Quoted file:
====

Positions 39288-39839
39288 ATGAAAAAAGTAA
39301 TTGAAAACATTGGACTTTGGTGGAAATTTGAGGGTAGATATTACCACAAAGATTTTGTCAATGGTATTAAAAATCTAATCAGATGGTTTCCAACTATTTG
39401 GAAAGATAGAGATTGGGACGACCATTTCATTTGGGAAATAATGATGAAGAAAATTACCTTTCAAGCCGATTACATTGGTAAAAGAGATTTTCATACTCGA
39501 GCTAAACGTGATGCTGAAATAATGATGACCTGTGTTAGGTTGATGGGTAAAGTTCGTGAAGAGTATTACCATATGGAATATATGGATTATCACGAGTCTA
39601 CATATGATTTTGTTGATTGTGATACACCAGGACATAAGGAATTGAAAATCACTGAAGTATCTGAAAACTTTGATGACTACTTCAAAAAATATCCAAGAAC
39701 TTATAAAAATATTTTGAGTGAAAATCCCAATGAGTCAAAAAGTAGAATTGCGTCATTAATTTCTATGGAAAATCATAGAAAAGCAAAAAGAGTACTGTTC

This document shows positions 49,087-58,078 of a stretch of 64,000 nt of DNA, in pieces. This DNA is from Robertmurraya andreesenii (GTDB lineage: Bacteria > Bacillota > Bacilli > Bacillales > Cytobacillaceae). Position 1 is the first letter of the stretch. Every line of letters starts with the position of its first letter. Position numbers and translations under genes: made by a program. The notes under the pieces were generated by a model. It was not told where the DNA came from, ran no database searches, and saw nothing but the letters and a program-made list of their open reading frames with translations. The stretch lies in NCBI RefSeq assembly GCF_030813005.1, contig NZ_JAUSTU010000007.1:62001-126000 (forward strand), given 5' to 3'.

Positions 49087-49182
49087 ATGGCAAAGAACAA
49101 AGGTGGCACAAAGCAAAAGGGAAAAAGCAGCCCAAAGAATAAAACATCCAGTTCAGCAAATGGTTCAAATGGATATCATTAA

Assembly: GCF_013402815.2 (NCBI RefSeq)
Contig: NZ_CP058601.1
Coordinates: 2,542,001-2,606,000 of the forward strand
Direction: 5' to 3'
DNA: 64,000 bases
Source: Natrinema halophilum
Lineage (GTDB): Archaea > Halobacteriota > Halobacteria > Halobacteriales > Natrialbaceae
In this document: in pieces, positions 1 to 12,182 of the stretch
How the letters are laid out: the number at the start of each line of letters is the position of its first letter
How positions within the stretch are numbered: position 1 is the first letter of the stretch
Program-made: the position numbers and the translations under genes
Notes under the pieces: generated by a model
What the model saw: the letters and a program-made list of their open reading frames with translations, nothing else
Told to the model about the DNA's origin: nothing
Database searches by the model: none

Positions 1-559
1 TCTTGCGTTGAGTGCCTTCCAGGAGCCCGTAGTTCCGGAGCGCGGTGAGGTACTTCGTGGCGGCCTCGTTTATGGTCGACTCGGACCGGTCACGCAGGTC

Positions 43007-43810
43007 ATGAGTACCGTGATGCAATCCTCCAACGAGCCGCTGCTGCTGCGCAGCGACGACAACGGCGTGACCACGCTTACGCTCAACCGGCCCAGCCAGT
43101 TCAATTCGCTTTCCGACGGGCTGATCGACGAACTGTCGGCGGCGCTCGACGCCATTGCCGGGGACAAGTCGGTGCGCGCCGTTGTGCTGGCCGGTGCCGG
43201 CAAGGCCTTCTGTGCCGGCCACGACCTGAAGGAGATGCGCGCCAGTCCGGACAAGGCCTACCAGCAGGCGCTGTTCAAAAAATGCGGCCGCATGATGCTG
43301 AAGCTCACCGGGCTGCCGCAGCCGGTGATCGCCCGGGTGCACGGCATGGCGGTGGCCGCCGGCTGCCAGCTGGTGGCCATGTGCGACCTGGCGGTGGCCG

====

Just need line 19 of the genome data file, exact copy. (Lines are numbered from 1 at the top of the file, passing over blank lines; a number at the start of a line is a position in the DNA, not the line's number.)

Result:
In this document: in pieces, positions 1 to 12,182 of the stretch